ORLANDO, Fla. — Aaron Cendan’s new video game controller features a subtle but significant design change.

Instead of a joystick, four buttons on the left control the direction a player moves on the screen.

Competitive gamers have embraced the change because of the milliseconds it can potentially save, which could mean the difference between a win and a loss in the high-stakes world of e-sports.

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Cendan created the controller initially for a friend whose wrist injury had limited his ability to compete.

“The nice thing is accessibility is really starting to emerge as something big game companies are getting into,” said the 23-year-old student at the University of Central Florida’s video game development school, the Florida Interactive Entertainment Academy.

The video game industry has been offering new equipment for people with disabilities in recent years, with Cendan’s controller just one example of new hardware options.

Others include controllers that can be operated with one hand, through head movements and with feet.

Game makers, too, are adding features to make their products more accessible to those with disabilities.

In the latest version of Electronic Arts’ blockbuster Madden football franchise, for instance, audio cues and vibration patterns on controllers have been included for the first time to help people who are blind play the game.

The game’s color palette also is adjustable for those who are color blind.

“It has just been a growing awareness over time,” said Karen Stevens of EA Sports, a division of Electronic Arts in Maitland. “People have realized that disabilities are very common.”

In-game options in Madden also change the size of on-field graphics, audibly read out menu items and send pulses to controllers during gameplay.

Stevens, who is deaf, initially started at Electronic Arts as a programmer but soon became the company’s lead executive on accessibility issues.

“Everybody should be included,” she said. “I know what it’s like to be left out and I know how bad it feels to be left out. Every chance I have to make something more inclusive, I try.”

As the industry expands accessibility, it creates newfound confidence for those with different disabilities, said Ilene Wilkins, CEO of UCP of Central Florida, an advocacy group that started focused on cerebral palsy-related conditions but has since expanded to include various disabilities.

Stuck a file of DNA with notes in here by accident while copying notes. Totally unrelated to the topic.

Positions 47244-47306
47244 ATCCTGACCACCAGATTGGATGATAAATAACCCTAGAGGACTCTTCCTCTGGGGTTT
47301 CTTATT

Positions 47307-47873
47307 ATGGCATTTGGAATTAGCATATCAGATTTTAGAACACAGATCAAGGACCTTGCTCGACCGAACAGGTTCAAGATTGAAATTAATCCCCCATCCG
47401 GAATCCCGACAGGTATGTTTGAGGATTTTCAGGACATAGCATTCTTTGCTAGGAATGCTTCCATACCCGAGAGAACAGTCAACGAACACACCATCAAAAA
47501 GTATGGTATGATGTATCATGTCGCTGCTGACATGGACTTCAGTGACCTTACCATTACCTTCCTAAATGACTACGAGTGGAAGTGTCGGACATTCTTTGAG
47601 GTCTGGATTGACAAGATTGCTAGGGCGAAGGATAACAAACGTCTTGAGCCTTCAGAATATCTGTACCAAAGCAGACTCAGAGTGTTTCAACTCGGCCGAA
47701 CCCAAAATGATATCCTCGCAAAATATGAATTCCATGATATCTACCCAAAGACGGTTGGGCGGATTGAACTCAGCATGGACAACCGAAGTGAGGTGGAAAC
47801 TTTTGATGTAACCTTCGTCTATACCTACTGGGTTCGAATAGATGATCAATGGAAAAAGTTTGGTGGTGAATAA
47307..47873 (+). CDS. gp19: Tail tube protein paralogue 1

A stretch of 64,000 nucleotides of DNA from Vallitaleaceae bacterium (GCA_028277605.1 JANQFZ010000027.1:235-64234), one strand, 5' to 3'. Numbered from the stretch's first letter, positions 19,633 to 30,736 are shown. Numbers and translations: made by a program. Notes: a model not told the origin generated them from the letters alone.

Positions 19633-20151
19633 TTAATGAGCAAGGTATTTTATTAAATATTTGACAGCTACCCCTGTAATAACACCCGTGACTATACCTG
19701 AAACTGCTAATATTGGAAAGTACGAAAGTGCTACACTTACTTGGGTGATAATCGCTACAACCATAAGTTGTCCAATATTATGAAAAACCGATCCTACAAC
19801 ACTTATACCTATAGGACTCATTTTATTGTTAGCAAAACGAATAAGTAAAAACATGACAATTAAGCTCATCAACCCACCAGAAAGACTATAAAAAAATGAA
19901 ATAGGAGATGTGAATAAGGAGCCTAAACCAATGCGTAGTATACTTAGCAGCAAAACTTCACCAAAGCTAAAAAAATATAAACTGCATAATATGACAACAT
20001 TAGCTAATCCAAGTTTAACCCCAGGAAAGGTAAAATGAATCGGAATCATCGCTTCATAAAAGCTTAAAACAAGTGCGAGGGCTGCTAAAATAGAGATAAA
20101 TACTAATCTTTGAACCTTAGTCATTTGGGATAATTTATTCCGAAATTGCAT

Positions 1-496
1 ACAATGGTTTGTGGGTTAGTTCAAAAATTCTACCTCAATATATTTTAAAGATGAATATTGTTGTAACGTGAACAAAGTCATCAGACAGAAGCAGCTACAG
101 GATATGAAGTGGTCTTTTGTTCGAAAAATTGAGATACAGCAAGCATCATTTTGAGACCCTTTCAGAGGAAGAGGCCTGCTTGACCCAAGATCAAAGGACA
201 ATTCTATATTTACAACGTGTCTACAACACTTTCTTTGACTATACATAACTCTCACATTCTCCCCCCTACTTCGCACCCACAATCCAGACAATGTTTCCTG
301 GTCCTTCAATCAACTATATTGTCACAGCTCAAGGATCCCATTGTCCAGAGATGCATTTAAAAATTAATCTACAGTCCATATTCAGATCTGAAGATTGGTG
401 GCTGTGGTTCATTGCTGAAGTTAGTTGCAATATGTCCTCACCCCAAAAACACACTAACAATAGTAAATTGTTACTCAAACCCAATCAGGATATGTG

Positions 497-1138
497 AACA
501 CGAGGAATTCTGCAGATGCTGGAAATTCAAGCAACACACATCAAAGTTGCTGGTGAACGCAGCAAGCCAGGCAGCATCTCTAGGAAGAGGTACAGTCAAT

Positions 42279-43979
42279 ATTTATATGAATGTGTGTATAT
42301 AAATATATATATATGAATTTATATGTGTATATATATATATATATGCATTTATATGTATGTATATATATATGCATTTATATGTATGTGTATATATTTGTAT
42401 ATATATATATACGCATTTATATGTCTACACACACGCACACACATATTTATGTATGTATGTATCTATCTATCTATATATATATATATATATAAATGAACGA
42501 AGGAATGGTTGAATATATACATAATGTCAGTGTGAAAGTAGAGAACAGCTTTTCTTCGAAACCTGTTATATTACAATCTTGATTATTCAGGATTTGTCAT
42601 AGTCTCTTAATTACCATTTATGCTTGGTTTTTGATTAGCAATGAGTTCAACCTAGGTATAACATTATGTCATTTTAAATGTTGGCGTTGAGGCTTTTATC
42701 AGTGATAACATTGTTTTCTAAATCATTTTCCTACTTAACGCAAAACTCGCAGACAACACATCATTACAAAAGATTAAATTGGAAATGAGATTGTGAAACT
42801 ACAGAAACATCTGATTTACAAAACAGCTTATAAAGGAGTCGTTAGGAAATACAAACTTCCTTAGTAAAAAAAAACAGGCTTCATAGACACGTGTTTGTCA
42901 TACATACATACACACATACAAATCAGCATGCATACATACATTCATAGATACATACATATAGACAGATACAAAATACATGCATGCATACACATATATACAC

The group provides education, counseling and therapy to about 3,500 students at its Central Florida location.

“It’s everything from going to school and being able to talk about Fortnite to being able to play and have common ground to talk about with their peers,” she said. “People want to belong and feel like they are part of something. For kids, especially, a feeling of being a part of a bigger community and belonging is important for mental health.”

When Cendan created his first controller for his friend last January, he posted his finished product on the online community Reddit, showing off the work and seeking feedback.

He had built a small following as the organizer of competitive gaming competitions at the University of Central Florida.

The Reddit post, however, not only offered feedback but also new uses for the custom-built controllers.

He has since launched Stickless Custom Controllers, which has sold 85 controllers so far, with customers being split near evenly between those with disabilities like carpal tunnel and competitive gamers seeking an edge. His controllers cost on average cost $250.

Cendan, who builds the controllers to spec on a drill press in his garage, said the move toward more-accessible products has been as much a smart business move for the industry as it has been a matter of inclusion.

“People are starting to realize how large a market the accessibility market is,” he said. “If you are excluding any part of a market, you’ll face backlash.”

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